It comes from the verb teleo, which means “to bring to an end, to complete, to accomplish.” It represents the successful end to a particular course of action.   You would use it when you climb to the peak of a tall mountain or you make the final payment on your mortgage or cross the finish line of your first marathon. Not just “I survived.” Rather “I did exactly what I set out to do.”

I’m sure we all have some parts of our lives that we feel are successfully completed. However, all of us also have areas in our lives that are  unfinished and may remain unfinished when we die.    

—the half-read book – books in my case – you should see the pile on my table
—the letter started but never sent
—how about the abandoned diet
—or the phone calls never returned 

But it can be much more serious than these
—the job we quit in a fit of anger
—the wrecked marriage
—the bills never paid
—the promises never kept

There is a trail of unfinished projects and unfulfilled dreams behind us all.   Jesus was the one person in history never left behind any unfinished business.   He is the only person who could come to the end of his life and say—with absolute and total truthfulness—”I have finished everything I set out to do.”

But there’s more. Tetelestai is in the perfect tense in Greek. That’s important because the perfect tense refers to an action which has been completed in the past with results continuing into the present. It’s not the simple past tense which looks back to an event and says, “This happened.” Rather the perfect tense means   “This happened and it is still in effect today.”

Jesus’ cry of “It is finished,” meant “It was finished in the past, it is still finished in the present, and it will remain finished in the future.”

He did not say, “I am finished,” for that would imply that he died defeated and exhausted. Rather, he cried out “It is finished,” meaning “I successfully completed the work I came to do.” It is the Savior’s final cry of victory, with no unfinished business behind.  

Finally, let me add one more piece of the meaning of Te tell is sty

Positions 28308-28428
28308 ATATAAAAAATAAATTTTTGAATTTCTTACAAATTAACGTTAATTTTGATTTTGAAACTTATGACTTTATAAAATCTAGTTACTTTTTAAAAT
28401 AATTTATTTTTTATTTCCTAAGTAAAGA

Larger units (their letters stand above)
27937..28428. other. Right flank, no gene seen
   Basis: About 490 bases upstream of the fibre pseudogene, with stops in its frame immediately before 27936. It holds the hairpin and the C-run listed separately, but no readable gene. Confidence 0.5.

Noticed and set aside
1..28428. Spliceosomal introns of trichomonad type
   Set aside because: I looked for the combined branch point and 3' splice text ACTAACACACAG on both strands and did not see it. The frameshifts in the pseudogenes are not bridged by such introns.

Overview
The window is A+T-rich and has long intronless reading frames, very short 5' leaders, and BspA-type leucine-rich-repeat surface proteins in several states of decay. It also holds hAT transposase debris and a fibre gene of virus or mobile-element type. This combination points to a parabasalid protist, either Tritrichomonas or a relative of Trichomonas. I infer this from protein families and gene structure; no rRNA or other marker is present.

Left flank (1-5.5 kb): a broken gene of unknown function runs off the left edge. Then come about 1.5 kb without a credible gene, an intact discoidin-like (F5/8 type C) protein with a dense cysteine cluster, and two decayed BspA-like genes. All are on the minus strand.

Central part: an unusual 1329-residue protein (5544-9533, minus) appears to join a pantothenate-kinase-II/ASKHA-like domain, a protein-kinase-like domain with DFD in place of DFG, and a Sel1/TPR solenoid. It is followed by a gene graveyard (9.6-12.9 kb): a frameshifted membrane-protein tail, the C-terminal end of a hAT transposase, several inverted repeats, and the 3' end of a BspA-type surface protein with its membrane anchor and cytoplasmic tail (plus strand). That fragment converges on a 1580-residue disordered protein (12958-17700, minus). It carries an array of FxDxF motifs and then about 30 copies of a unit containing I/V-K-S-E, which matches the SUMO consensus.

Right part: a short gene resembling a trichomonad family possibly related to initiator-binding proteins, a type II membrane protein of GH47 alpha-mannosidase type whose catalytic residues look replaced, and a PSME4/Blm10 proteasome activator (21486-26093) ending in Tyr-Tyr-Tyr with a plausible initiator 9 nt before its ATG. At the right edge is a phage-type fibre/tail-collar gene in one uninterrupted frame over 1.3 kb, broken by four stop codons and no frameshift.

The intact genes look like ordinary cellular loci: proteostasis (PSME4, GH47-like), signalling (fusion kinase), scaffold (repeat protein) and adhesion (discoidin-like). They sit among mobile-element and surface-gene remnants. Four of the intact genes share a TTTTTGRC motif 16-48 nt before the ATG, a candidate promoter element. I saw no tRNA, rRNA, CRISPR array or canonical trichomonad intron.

It means everything listed above, but it especially applies to the price paid for the sins of the world.  Historians discovered this verb was used in the first and second centuries in the sense of “fulfilling” or “paying” a debt and often appeared in receipts. “It is finished” (Tetelestai) could be interpreted as “Paid in full.”

“Paid in full” means that once a thing is paid for, you never have to pay for it again.

So, with this full definition of I will share the last thing Matthew Henry said were finished when Jesus died.

8-The work of redemption was now complete.      

Man’s redemption (buying back from the enemy) was completed.

  1. the action of saving or being saved from sin, error, or evil.

“God’s plans for the redemption of his world”

  • the action of regaining or gaining possession of something in exchange for payment, or clearing a debt.

So, let me put this all together in the context of our sermon series.

When Jesus said It is finished, He was saying he had accomplished everything He set out to do.  He was saying It was finished in the past, it is still finished in the present, and it will remain finished in the future.”  And he was saying that the work of saving mankind from sin and buying them back    was complete.  Paid in full.

If you have been with us throughout the last year you will be aware that we have gone on a journey through the whole Bible, Story by Story.

Way back at the beginning we learned about the creation of the world and the creation of man and woman made in the image of God.

God placed them in a beautiful garden and came down to live with them – to walk in the quiet of the afternoon together. 

Unfortunately, the man and woman chose their own way, rather than following the good plans of their creator.  This is called sin which is defined by the author of the Story as a preoccupation with selfishness.  Selfishness over otherness.  A disregard for God and a disregard for others in our lives.